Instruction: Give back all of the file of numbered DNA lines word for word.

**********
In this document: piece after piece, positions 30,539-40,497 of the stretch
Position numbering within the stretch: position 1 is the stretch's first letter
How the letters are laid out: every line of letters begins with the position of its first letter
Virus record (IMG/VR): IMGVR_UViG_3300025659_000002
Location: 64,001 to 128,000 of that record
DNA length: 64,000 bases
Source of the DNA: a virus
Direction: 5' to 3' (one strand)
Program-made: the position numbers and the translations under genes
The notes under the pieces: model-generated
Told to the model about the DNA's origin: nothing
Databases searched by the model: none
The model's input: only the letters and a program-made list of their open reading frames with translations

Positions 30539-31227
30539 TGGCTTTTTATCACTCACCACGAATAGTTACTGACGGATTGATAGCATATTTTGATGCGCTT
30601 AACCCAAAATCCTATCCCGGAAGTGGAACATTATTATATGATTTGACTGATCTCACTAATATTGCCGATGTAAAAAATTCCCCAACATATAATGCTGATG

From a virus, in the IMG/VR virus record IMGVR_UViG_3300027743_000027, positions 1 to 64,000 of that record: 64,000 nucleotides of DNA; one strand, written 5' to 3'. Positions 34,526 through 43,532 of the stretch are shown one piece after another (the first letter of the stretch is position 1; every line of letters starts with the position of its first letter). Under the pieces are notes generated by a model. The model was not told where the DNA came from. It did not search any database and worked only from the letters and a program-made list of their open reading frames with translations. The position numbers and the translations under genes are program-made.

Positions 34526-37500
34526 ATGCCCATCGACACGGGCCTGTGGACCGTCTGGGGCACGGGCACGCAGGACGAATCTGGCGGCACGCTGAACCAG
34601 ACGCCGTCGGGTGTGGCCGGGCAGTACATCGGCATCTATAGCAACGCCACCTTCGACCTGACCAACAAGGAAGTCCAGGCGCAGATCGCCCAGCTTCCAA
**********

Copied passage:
In this document: piece after piece, positions 30,539-40,497 of the stretch
Position numbering within the stretch: position 1 is the stretch's first letter
How the letters are laid out: every line of letters begins with the position of its first letter
Virus record (IMG/VR): IMGVR_UViG_3300025659_000002
Location: 64,001 to 128,000 of that record
DNA length: 64,000 bases
Source of the DNA: a virus
Direction: 5' to 3' (one strand)
Program-made: the position numbers and the translations under genes
The notes under the pieces: model-generated
Told to the model about the DNA's origin: nothing
Databases searched by the model: none
The model's input: only the letters and a program-made list of their open reading frames with translations

Positions 30539-31227
30539 TGGCTTTTTATCACTCACCACGAATAGTTACTGACGGATTGATAGCATATTTTGATGCGCTT
30601 AACCCAAAATCCTATCCCGGAAGTGGAACATTATTATATGATTTGACTGATCTCACTAATATTGCCGATGTAAAAAATTCCCCAACATATAATGCTGATG

From a virus, in the IMG/VR virus record IMGVR_UViG_3300027743_000027, positions 1 to 64,000 of that record: 64,000 nucleotides of DNA; one strand, written 5' to 3'. Positions 34,526 through 43,532 of the stretch are shown one piece after another (the first letter of the stretch is position 1; every line of letters starts with the position of its first letter). Under the pieces are notes generated by a model. The model was not told where the DNA came from. It did not search any database and worked only from the letters and a program-made list of their open reading frames with translations. The position numbers and the translations under genes are program-made.

Positions 34526-37500
34526 ATGCCCATCGACACGGGCCTGTGGACCGTCTGGGGCACGGGCACGCAGGACGAATCTGGCGGCACGCTGAACCAG
34601 ACGCCGTCGGGTGTGGCCGGGCAGTACATCGGCATCTATAGCAACGCCACCTTCGACCTGACCAACAAGGAAGTCCAGGCGCAGATCGCCCAGCTTCCAA